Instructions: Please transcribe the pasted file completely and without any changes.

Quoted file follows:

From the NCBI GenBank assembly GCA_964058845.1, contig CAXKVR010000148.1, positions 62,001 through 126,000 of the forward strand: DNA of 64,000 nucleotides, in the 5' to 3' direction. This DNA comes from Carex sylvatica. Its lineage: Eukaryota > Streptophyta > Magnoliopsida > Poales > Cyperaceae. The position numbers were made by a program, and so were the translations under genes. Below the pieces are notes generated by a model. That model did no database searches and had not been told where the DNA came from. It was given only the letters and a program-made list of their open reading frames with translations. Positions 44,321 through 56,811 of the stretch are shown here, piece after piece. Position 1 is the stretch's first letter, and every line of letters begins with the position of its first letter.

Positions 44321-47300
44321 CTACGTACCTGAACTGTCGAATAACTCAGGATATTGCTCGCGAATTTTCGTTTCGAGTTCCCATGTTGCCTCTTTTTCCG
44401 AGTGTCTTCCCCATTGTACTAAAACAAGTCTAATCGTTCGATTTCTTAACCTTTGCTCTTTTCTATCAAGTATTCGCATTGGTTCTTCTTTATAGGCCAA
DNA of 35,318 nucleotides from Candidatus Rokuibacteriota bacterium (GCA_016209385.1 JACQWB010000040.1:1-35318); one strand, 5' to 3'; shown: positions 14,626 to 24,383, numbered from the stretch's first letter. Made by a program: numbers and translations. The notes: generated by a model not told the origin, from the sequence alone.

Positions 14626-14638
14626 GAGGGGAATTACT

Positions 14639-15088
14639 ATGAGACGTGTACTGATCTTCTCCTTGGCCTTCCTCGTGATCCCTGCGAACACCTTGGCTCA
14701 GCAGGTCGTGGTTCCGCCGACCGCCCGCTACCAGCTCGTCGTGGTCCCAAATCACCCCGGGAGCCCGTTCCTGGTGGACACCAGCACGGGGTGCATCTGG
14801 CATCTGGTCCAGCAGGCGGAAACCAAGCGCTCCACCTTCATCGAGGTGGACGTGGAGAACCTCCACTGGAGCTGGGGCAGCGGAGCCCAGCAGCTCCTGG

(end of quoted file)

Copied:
From the NCBI GenBank assembly GCA_964058845.1, contig CAXKVR010000148.1, positions 62,001 through 126,000 of the forward strand: DNA of 64,000 nucleotides, in the 5' to 3' direction. This DNA comes from Carex sylvatica. Its lineage: Eukaryota > Streptophyta > Magnoliopsida > Poales > Cyperaceae. The position numbers were made by a program, and so were the translations under genes. Below the pieces are notes generated by a model. That model did no database searches and had not been told where the DNA came from. It was given only the letters and a program-made list of their open reading frames with translations. Positions 44,321 through 56,811 of the stretch are shown here, piece after piece. Position 1 is the stretch's first letter, and every line of letters begins with the position of its first letter.

Positions 44321-47300
44321 CTACGTACCTGAACTGTCGAATAACTCAGGATATTGCTCGCGAATTTTCGTTTCGAGTTCCCATGTTGCCTCTTTTTCCG
44401 AGTGTCTTCCCCATTGTACTAAAACAAGTCTAATCGTTCGATTTCTTAACCTTTGCTCTTTTCTATCAAGTATTCGCATTGGTTCTTCTTTATAGGCCAA
DNA of 35,318 nucleotides from Candidatus Rokuibacteriota bacterium (GCA_016209385.1 JACQWB010000040.1:1-35318); one strand, 5' to 3'; shown: positions 14,626 to 24,383, numbered from the stretch's first letter. Made by a program: numbers and translations. The notes: generated by a model not told the origin, from the sequence alone.

Positions 14626-14638
14626 GAGGGGAATTACT

Positions 14639-15088
14639 ATGAGACGTGTACTGATCTTCTCCTTGGCCTTCCTCGTGATCCCTGCGAACACCTTGGCTCA
14701 GCAGGTCGTGGTTCCGCCGACCGCCCGCTACCAGCTCGTCGTGGTCCCAAATCACCCCGGGAGCCCGTTCCTGGTGGACACCAGCACGGGGTGCATCTGG
14801 CATCTGGTCCAGCAGGCGGAAACCAAGCGCTCCACCTTCATCGAGGTGGACGTGGAGAACCTCCACTGGAGCTGGGGCAGCGGAGCCCAGCAGCTCCTGG